Virtual Garden Visit: Gibberd Garden, Harlow
From a visit by SGLH member Marion Shawcross
Frederick Gibberd, the eminent mid C20 architect, was well aware of the relationships between buildings, landscapes and people. So, when in 1949, he was appointed to plan the New Town at Harlow, Essex, he commissioned up-and-coming architects to design the housing communities, and asked Sylvia Crowe to work with him on the landscape. Much of London, especially in the East End, had been damaged in the war, and the New Town was to help solve post war overcrowding by providing decent healthy homes, with access to greenspace.
Harlow was innovative for providing low rise social housing with decent space and light standards, and individual gardens. The 10 storey ‘Lawn Court’, the first tower block in post war Britain, was built vertically to preserve a stand of oak trees that would otherwise have been felled. Gardens and green spaces were spread throughout the town. Gibberd was also enthusiastic about public art and commissioned works from Henry Moore, Elizabeth Frink, Auguste Rodin and Barbara Hepworth.
Gibberd was committed to the area and the family moved there in early 1950s. In 1959 they bought an unremarkable bungalow in 4 acres of land at Marsh Lane on the North East side of Harlow. A pool, gazebo and lime avenue already existed but otherwise the garden was undeveloped. Over the decades Gibberd and Thea, his first wife, developed the garden into a series of green spaces, cascading away from the centre towards open country. Shallow stone terraces were built around a pool, with flowers colonising the gaps, Jekyll fashion. Beyond the pool a variety of contrasting and playful spaces were created, bounded by shrubs, newly planted trees and existing wild woodland.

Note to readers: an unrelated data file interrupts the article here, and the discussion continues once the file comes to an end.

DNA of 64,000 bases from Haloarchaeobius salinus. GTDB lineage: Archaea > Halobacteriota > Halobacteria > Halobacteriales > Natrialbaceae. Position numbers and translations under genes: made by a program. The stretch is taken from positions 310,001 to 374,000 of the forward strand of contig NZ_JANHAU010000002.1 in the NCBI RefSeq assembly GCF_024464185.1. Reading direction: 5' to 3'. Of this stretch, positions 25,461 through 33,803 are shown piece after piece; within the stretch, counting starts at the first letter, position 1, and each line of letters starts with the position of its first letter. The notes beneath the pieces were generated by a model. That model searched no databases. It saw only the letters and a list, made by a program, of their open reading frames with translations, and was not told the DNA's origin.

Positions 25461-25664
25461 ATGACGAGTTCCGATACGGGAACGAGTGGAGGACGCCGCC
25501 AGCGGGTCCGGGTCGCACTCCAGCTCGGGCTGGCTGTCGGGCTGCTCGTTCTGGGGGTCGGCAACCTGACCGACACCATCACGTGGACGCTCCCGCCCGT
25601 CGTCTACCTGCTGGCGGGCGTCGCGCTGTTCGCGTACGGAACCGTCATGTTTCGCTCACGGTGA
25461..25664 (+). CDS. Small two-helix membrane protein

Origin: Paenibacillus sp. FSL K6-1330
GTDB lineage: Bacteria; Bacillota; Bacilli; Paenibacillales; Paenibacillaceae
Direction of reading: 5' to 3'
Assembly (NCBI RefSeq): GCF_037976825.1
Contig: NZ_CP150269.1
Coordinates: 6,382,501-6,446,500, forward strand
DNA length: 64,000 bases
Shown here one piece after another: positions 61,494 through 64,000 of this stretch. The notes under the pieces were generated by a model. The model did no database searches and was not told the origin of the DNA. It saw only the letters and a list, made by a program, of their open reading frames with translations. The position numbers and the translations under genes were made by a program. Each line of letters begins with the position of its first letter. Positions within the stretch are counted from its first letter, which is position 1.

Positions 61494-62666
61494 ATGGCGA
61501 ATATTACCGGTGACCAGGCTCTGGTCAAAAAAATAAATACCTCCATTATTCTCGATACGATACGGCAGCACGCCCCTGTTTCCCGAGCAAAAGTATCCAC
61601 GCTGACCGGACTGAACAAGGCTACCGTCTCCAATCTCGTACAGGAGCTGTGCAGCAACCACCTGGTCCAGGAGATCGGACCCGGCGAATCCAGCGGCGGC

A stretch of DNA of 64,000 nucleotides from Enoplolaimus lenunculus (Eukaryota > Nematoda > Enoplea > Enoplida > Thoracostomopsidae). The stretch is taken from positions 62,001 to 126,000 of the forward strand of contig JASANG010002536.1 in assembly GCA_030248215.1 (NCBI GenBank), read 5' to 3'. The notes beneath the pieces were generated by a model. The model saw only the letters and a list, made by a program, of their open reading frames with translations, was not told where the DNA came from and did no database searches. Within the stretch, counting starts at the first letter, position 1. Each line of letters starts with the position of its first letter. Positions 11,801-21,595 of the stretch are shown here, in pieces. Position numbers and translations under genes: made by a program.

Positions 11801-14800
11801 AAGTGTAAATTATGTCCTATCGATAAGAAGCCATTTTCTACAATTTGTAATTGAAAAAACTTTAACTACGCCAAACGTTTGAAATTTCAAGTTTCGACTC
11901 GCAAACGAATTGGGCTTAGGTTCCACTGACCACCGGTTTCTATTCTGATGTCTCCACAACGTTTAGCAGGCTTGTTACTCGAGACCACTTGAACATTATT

One of the most stunning and unifying aspects of the garden is the sculpture – there are over 80 pieces, some hidden and some ostentatious, some bought from renowned galleries, some ‘objets trouvées’. Two Roman columns and four stone urns were rescued by Gibberd from Coutts Bank on the Strand, which he was re-furbishing at the time. Gibberd’s second wife, Patricia Fox-Edwards, gave him a sculpture by her friend, Gerda Rubinstein, as a wedding present.
The garden is formal, the planting is relaxed. Hard garden features include terraces, a grotto, a gazebo and a castle for climbing on. It has many different moods, contemplative, inspiring and enchanting. Sylvia Crowe worked with him on the initial framework of the garden, and his friend Geoffrey Jellicoe suggested ideas throughout. It was the wish of Gibberd and his wife that the garden should be left for the enjoyment of the people of Harlow and the Gibberd Garden Trust ensures that this wish is fulfilled.
Inormation for visits, post lockdown:
Gibberd Garden https://www.thegibberdgarden.co.uk/
Harlow New Town https://sculpturetown.uk